Much of Lan Tuazon’s work is directly connected to her experience of moving from the Philippines to the United States, where she was confronted with a very different urban landscape – a public space defined and outlined by fencing and barricades, even in recreational areas. In her practice Tuazon addresses the order of things as they relate to built and imaginary environments. Of her series of sculptures and prints that make up Architectures of Defense (2010), Tuazon writes, “spaces are not natural; they are socially made and are products of political and capital values….the demarcating line that creates spaces of difference, in and out, here and there, is essentially what characterizes an exclusionary definition of an ‘us’ and ‘them.’” She goes on to say, “Architectures of Defense is a demonstration of how history, the law, and class structures are written on the physical environment.” The sculptures are the basis for the prints featured in the exhibition, and start with several layers of wrought iron fencing, which reveal the absurdity of placing fencing around so-called public spaces like civic parks and school yards. If these spaces are truly public, then why is there a need to keep people out, and who is being kept out? This series of prints are more elaborate proposals for sculptures that challenge the austerity of these standardized barriers, and the idea that public assets should be protected from public access. Tuazon’s Architectures of Defense are in direct dialogue with Borea’s Wall Street photographs and Empire of Decline/One Liberty (2013), a sculpture made from scrap materials found in the high-rise located at 1 Liberty Plaza. Borea transformed structural elements of the building’s interior into curving forms, at once humanizing and undermining the power of corporate architecture that is so disengaged from the human experience below. Empire of Decline/One Liberty (2013) interprets ideas of power, value, excess, and waste in an area of vast abundance.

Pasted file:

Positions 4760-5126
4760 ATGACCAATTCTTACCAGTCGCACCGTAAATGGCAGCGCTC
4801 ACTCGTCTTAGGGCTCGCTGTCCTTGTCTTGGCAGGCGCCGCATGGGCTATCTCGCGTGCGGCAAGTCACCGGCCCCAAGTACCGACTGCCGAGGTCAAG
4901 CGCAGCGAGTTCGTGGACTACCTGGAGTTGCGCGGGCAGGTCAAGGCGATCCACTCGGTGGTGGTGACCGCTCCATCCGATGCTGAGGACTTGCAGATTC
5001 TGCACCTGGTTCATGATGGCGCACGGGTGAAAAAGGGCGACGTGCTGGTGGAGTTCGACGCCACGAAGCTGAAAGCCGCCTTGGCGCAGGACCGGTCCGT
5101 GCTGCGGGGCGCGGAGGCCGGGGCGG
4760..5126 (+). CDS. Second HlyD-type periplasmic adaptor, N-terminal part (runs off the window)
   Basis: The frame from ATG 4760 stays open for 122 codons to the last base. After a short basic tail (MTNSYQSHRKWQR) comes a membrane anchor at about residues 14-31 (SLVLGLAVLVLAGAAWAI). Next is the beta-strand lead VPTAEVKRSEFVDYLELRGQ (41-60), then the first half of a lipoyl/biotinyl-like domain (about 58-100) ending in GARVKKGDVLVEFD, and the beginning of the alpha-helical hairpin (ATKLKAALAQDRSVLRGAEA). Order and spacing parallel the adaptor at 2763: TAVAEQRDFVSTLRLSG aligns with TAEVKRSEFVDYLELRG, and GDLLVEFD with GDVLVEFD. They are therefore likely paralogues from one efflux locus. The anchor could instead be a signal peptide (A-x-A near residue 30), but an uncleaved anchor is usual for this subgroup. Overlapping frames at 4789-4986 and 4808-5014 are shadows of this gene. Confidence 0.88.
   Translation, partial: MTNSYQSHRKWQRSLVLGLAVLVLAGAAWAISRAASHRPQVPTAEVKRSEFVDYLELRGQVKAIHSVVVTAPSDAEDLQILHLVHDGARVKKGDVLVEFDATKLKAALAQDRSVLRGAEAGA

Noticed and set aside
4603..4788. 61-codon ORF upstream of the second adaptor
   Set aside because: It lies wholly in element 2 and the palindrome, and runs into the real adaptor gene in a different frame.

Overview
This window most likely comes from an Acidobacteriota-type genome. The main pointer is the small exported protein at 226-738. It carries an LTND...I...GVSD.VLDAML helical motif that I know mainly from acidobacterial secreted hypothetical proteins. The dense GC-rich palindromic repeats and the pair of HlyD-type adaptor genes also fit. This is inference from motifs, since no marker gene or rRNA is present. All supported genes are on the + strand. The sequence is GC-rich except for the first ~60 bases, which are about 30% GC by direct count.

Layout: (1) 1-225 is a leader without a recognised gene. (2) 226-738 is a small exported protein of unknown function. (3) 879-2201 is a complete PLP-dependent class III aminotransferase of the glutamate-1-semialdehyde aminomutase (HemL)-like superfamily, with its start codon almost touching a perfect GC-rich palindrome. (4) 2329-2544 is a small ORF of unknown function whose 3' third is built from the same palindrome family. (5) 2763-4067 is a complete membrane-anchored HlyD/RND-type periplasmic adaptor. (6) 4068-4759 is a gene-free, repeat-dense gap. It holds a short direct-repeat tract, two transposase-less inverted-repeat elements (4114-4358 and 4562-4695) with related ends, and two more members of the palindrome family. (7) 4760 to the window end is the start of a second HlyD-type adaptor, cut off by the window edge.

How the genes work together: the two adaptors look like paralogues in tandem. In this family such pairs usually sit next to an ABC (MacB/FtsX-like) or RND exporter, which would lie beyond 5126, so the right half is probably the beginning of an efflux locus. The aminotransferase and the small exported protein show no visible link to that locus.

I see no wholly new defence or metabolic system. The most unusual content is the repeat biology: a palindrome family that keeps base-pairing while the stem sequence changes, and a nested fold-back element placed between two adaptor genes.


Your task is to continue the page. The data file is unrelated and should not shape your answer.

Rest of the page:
Borea’s most recent site-specific project El Sol (2015) was constructed at The 8th Floor. Made from a collection of yellow shopping bags, El Sol, or “the sun,” symbolizes the divine in a number of cultures, representing cycles of death and rebirth towards evolution, appearing in the design of many national flags. The use of throwaway bags imbues the installation with an ecological meaning, referring again to waste and excess, but also to our common interest in the environment that surrounds us, regardless of national identity or location. Signaling a kind of post-nationalist progress, Jane Benson’s 21st Century Weaves combine the flags of countries where her split duets are played, and in some cases integrate flags with the nationalities of the respective musicians. Weaving together symbols that represent her performers’ stories of mobility, Benson proposes a new model for our relationships to place and to each other. The next installment of The Splits is planned for January 2016, in the Salt Desert on the India-Pakistan border, involving a split sitar duet filmed across Sir Creek, between the closely situated towns of Kaloi City, Pakistan and Fort Lakhpat, India. In spite of the political and social displacement produced by our current global condition, art continues to push culture to recombine, evolve, and reconnect what has been ruptured.